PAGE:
Little Shop of Horrors, the Hit Rock Musical Comedy
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The last date listed for Little Shop of Horrors was Saturday April 3, 2010 / 8:00pm.
Currently at Mysterium Theater at The La Habra Depot Playhouse
- Full Price:
- $15.00 - $25.00
- Our Price:
- $5.00 - $12.50
With a score of unforgettable songs like "If I Were a Rich Man," "Matchmaker, Matchmaker," "Sunrise… More
Reviews & Ratings
Featured review from UncleKing
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Not Broadway quality, but great for small community theatre. It started off a little slow as the cast seemed to lack energy or chemistry or something, but after the first couple scenes they seemed reinvigorated and charged their way through the rest of the show. Excellent cast all had exceptional vocal talents. Best performances were by Richard De Vicariis as Mr Mushnik and Adam Mantell as the Dentist/NBC Exec/Life Editor. Both were very expressive and played well to the audience. Very good choreography - as complex as it needed to be without being over the top or too elaborate. Sets, costumes and lighting were good, but there seemed to be a constant haze onstage that was distracting. Music was good, except I swear they turned the volume up for the second act, which drowned out the actors’ voices. Other than that small glitch, we had a great time!
One of the longest-running off-Broadway shows of all time, “Little Shop of Horrors” is based on a black-comedy film version in the 1960s and a doo-wop rock and roll score by the songwriting team of Howard Ashman and Alan Merken. A down-and-out skid row floral assistant becomes an overnight sensation when he discovers an exotic plant revealing itself to be an alien creature poised for global domination! A great musical score (“Suddenly Seymour,” “Skid Row (Downtown),” “Somewhere That’s Green) and excellent story telling make this a “must see” for theater fans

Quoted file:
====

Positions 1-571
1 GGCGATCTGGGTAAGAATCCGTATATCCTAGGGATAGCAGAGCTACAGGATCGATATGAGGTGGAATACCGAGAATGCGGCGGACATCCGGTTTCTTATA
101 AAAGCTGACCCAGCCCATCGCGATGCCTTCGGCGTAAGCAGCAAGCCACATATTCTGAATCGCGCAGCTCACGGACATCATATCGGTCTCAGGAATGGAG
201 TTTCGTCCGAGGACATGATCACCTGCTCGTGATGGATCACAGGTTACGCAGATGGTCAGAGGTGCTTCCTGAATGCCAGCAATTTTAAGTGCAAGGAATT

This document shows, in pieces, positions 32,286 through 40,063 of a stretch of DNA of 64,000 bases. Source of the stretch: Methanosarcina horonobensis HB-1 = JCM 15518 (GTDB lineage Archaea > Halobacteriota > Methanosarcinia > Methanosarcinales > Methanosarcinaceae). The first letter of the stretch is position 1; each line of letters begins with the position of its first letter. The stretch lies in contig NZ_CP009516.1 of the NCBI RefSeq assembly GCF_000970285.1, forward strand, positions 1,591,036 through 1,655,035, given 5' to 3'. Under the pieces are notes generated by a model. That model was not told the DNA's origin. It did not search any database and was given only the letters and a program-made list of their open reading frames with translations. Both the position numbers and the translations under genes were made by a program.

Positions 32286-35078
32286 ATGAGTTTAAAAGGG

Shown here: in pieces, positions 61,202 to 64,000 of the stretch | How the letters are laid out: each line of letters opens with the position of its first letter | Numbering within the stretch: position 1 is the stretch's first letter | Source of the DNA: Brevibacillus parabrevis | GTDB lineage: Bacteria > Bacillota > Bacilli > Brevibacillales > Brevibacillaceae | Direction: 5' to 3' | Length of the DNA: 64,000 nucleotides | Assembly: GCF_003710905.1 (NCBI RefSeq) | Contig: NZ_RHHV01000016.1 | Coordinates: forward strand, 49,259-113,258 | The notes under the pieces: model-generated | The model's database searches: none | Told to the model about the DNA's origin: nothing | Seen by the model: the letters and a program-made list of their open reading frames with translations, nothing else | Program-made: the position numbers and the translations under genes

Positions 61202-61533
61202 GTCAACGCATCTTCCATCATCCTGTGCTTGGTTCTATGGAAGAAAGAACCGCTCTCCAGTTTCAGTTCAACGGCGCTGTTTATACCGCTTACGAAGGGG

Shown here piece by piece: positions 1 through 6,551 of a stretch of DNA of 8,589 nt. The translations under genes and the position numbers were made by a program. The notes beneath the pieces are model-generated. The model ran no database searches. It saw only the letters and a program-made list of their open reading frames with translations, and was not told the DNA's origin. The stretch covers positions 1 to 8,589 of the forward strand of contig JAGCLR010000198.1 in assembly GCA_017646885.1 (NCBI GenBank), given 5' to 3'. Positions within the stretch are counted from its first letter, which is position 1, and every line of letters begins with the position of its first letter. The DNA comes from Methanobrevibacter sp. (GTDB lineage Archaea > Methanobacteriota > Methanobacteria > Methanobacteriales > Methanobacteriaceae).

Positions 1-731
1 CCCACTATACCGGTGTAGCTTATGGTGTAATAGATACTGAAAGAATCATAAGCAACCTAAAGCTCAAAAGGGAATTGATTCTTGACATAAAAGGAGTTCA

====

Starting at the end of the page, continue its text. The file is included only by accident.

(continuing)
About the Ticket Supplier: La Habra Depot TheatreThe La Habra Community Theatre began in 1976 as a Children's Theatre project of the City's newly established Cultural Arts Council. The first production was Shakespeare's Twelfth Night. It was performed in La Habra High School's lecture hall since the city did not have a Community Performing Arts Facility.
At the same time, the 1909 Pacific Electric Depot building stood empty and in danger of demolition if it was not restored to a functional role in the community. Planning for its renovation as a Community Performing Arts Facility was initiated by the Mayor of La Habra and supported by the City Council as well as many community members. The "train station", or depot, was then moved across the street to its current location in Portola Park to integrate it into the master plan for the redevelopment of downtown La Habra.
Funding to restore the depot and convert it to a Theatre came largely from the Federal Government Restoration of Historical Landmarks. "The Depot" was declared Orange County Historical Landmark Site #14.
In January of 1980, the Children's Theatre project was expanded to incorporate adult theatre. Then, in July of 1982, the 100 members of the Community Theatre moved into the Depot Playhouse. The first performance in the restored building was the musical Oklahoma. On August 15, 1995 the Depot Playhouse became a non-profit tax-exempt organization and officially became know as Depot Theatre of La Habra. The theatre's board of directors and all production committees are comprised of community volunteers. The Depot Theatre is one of the few community organizations which functions without a single paid staff member.